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Act your name: What if we did as we were called?

A while ago, we covered people whose surnames have come to be used as verbs. Since then, it’s also occurred to me that a lot of people (men in particular) have a first name that could also be an action. This is yet another example of  the high number of homophones and multiple meanings in English, which can cause confusion even for people who speak the language every day.

This led me to wonder what a world would be like in which you could tell what people were going to do by their name. Here’s what I imagined:

The village of Verbsville had been hit by a spate of burglaries. Led by a local outlaw called Rob, a gang of criminals had set out its targets meticulously.

The first home broken into was that of elderly couple Flo and Eddy, whom they knew to be away on a river cruise. Their neighbour Bob, who was a poor swimmer but had good buoyancy, loved to be around water and had gone with them, blissfully unaware that his absence would lead to his house being burgled.

Their homes were well secured, but Rob had some skilled accomplices. Jack and Jimmy were experts at forcing windows and doors open, while Phil would always be on hand to stuff the stolen goods into a large sack.

Other break-ins were more opportunistic; the thieves spotted Moe in his garden tending to his overgrown grass, so ran through his open back door. Ollie, meanwhile, had forgotten to lock his door after he had gone skateboarding, and the vicar Neil was outside on his prayer mat while his church was targeted.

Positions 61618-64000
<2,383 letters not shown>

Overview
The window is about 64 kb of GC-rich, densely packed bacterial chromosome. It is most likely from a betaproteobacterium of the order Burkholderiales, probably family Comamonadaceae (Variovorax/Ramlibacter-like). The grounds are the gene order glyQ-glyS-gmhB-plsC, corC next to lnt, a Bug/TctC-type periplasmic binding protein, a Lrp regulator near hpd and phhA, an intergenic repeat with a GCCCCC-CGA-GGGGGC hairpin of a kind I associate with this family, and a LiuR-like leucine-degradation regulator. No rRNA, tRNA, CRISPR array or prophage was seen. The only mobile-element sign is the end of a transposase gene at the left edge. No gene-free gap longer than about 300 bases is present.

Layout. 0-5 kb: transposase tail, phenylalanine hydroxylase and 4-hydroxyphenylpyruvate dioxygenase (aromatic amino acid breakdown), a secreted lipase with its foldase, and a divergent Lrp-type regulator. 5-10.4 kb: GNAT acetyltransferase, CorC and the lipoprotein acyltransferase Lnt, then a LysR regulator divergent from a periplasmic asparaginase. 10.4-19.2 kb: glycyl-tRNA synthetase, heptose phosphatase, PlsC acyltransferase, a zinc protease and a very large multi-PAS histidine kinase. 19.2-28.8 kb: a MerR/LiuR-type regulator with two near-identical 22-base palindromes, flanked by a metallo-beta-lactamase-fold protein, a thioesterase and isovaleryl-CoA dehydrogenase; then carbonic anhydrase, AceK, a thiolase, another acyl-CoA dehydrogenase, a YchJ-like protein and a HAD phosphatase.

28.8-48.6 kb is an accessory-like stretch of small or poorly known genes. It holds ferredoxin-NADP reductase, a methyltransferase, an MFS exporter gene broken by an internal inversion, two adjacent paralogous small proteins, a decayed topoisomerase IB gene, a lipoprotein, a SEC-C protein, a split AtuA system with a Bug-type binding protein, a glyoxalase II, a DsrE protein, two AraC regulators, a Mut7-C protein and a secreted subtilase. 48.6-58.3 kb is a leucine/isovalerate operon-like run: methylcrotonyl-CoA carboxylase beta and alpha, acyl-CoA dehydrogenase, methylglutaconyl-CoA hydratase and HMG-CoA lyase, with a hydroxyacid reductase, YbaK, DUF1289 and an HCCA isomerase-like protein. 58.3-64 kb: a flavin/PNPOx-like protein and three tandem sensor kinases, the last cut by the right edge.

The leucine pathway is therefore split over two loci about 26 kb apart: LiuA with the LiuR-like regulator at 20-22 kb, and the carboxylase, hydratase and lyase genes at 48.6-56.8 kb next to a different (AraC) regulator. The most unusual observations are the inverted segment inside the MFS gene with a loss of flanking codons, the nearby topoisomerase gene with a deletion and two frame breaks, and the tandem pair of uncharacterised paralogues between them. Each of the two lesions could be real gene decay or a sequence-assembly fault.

Residents noticed the unsavoury goings-on and took action. One homeowner, Mark, left wet paint all over his floors so that the burglars would leave footprints on their travels. Other villagers followed these tracks and located the crooks. Once they were in their sight, Lance pinned some of them to the ground with a large spear, while Chuck threw a net over the remainder of them.

Onlookers then started to call the police. The first person to call was Josh, but he wasn’t taken seriously. Several reports were made by Harry, who the police suspected to be a nuisance caller. Frank, meanwhile, didn’t have a phone but informed the police via a letter in a postage paid envelope.

It wasn’t until Bill and Sue demanded that the thieves should pay monetary compensation for their damages that police action was taken. An officer, Nick, arrived at the scene and apprehended the group of vigilantes.

The thieves were given prison sentences, but some of their behind-the-scenes accomplices were dealt with more leniently. One of them, Hope, was optimistic that her plea to carry out community service instead of spend time in jail would be successful. Indeed, the judge, Grant, accepted this, but similar requests from Wayne and Peter are looking less and less likely to be approved.

On the positive side, at least Verbsville residents are now more security conscious. Will is using the power of his mind to keep intruders away, while Buzz has fitted his home with an alarm system.

So, do you have a verb for a name? If so, does it aptly describe your actions?

Steven Morris

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